Whiter than Snow – February 19, 2021

Winter has arrived. And along with it, snow has also arrived. It is no secret that I am not a huge fan of winter. However, I am always thankful for the reminder that the snow brings. I am speaking of the words of the Psalmist in Psalm 51:7, Purge me with hyssop, and I shall be clean; wash me, and I shall be whiter than snow.

This Psalm is David’s response to the conviction of the Holy Spirit after Nathan confronted him about his sin with Bathsheba. Although his sin was great, God’s mercy is greater. He committed adultery, murder, and deception. Yet, when he confessed, he had the confidence that God would forgive.

We understand today that this forgiveness is based on the blood of Christ. The Eternal Son took on human flesh and willingly went to the cross. There He offered up His own blood once for all as the perfect sacrifice for our sin. 2 Corinthians 5:21 informs us that He became sin for us so that we could become righteous. As Psalmist stated, He makes us whiter than snow. He washes away our sin leaving us pure and clean before God. We stand without condemnation, completely righteous because of the blood of Christ.

So, the next time the snow falls, let it remind you of the amazing gift of salvation. Let it remind you that God became flesh and sacrificed His life so that you might be washed clean from sin and stand in purity before God. And let it remind you that when we confess our sin, He is faithful and just to forgive it.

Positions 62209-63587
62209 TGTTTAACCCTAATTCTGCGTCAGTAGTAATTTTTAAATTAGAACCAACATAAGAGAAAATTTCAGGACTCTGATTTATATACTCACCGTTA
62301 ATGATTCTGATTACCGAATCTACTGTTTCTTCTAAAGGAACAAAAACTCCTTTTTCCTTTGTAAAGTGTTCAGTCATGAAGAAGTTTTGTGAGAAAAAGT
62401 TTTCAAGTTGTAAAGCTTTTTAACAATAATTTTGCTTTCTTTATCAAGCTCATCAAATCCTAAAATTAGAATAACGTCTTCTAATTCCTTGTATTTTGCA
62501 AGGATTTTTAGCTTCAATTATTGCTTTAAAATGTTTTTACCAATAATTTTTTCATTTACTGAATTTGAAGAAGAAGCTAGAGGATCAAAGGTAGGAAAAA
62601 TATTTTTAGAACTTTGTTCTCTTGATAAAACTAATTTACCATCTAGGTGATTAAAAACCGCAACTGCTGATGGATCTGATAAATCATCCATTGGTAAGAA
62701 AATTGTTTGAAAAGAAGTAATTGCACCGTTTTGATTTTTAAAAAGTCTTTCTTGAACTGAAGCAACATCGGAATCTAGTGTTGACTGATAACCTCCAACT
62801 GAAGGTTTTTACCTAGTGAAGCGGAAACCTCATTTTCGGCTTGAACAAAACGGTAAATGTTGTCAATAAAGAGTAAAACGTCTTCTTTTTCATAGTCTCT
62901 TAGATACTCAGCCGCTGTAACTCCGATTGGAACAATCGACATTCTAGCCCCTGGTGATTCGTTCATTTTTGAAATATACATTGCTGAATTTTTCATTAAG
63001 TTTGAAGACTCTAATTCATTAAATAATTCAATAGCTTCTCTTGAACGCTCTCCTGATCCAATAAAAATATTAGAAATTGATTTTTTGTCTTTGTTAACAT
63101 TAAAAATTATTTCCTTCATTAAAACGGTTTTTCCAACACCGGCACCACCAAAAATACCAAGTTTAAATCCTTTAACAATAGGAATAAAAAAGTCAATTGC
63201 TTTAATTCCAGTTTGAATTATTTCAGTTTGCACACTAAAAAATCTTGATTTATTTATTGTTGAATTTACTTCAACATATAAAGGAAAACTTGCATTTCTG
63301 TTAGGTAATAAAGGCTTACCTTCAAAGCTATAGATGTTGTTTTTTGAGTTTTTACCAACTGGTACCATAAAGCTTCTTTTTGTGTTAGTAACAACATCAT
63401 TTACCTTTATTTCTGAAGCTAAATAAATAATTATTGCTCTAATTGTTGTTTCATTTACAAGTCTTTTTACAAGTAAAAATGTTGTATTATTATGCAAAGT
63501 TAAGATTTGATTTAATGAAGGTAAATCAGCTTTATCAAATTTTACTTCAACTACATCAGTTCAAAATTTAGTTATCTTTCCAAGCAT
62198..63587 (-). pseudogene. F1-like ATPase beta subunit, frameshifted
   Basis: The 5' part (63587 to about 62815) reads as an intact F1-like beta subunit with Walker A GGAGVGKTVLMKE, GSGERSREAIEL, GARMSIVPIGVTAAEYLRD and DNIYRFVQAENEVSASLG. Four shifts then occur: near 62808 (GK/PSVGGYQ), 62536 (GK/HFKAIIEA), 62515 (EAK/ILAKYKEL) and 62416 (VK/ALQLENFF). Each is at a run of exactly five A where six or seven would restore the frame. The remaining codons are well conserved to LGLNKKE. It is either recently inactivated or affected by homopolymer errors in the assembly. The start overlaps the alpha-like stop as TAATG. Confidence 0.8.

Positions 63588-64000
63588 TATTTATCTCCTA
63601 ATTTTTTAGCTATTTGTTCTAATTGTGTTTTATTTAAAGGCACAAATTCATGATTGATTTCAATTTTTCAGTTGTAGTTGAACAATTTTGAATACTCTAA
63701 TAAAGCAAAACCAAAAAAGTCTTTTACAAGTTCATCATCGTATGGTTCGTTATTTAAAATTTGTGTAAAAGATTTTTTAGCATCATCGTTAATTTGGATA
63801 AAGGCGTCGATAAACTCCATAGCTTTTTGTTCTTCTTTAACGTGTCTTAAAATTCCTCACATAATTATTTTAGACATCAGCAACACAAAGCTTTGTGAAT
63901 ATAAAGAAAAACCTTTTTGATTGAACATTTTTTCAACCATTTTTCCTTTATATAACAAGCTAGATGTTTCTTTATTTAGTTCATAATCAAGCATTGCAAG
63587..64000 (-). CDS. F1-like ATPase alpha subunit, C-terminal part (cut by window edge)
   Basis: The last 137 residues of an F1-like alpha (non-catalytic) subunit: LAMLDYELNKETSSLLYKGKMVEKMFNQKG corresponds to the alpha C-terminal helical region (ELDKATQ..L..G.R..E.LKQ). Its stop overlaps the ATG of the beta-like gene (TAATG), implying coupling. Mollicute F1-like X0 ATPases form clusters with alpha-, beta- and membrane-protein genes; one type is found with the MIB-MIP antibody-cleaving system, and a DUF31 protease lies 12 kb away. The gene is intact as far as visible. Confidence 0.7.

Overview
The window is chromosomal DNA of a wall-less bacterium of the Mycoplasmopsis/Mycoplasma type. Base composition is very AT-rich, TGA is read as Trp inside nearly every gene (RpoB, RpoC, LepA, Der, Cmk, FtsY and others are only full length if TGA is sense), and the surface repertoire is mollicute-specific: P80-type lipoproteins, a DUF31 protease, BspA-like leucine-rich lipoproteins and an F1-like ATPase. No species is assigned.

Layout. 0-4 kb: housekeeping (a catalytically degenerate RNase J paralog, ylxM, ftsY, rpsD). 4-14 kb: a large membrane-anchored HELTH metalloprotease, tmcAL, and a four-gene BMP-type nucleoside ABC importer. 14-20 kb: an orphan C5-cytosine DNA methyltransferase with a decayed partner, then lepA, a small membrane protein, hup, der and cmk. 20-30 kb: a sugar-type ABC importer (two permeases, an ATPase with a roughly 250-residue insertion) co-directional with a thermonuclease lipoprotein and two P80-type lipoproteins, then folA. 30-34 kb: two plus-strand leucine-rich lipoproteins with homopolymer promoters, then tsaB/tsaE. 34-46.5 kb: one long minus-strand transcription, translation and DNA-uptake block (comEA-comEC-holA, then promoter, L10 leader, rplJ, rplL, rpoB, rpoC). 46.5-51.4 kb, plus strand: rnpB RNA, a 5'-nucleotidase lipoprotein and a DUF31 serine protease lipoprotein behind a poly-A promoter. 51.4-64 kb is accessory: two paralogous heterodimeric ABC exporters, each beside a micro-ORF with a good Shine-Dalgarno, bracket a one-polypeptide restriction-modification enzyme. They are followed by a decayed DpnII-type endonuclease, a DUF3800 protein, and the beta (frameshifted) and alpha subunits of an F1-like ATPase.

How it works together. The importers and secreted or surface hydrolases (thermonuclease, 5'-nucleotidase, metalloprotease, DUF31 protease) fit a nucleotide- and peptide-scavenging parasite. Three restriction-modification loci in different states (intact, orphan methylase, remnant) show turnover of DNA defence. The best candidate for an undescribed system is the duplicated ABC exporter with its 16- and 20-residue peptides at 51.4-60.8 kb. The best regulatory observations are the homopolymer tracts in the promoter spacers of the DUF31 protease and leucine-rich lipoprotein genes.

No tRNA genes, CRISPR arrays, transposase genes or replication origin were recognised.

Whiter than Snow by James Nicholson 

Lord Jesus I long to be perfectly whole;

I want Thee forever to live in my soul.

Break down ev’ry idol, cast out ev’ry foe –

Now wash me and I shall be whiter than snow.

Lord Jesus, for this I most humbly entreat;

I wait, blessed Lord, at Thy crucified feet.

By faith, for my cleansing I see Thy blood flow –

Now wash me and I shall be whiter than snow.


What We Think About

In our Tuesday morning men’s Bible study, we just finished walking through the book of Philippians. As a result, we took a moment to look back over the lessons we learned. As we did so, I was reminded of a principle which is vital for today. Our culture is built on negativity. The news, social media, and even our everyday conversations tend to be negative and critical in nature. Depression rates have tripled over the last year.[i] Much of this is due to the fact that we are what we think about.

In Philippians 4:8, Paul reminds us to think guard what we think about: Finally, brothers, whatever is true, whatever is honorable, whatever is just, whatever is pure, whatever is lovely, whatever is commendable, if there is any excellence, if there is anything worthy of praise, think about these things. Our lives will drastically change if we choose to dwell on things worthy of our time. We determine these things through their character. This verse challenges us to ask several questions about our thoughts.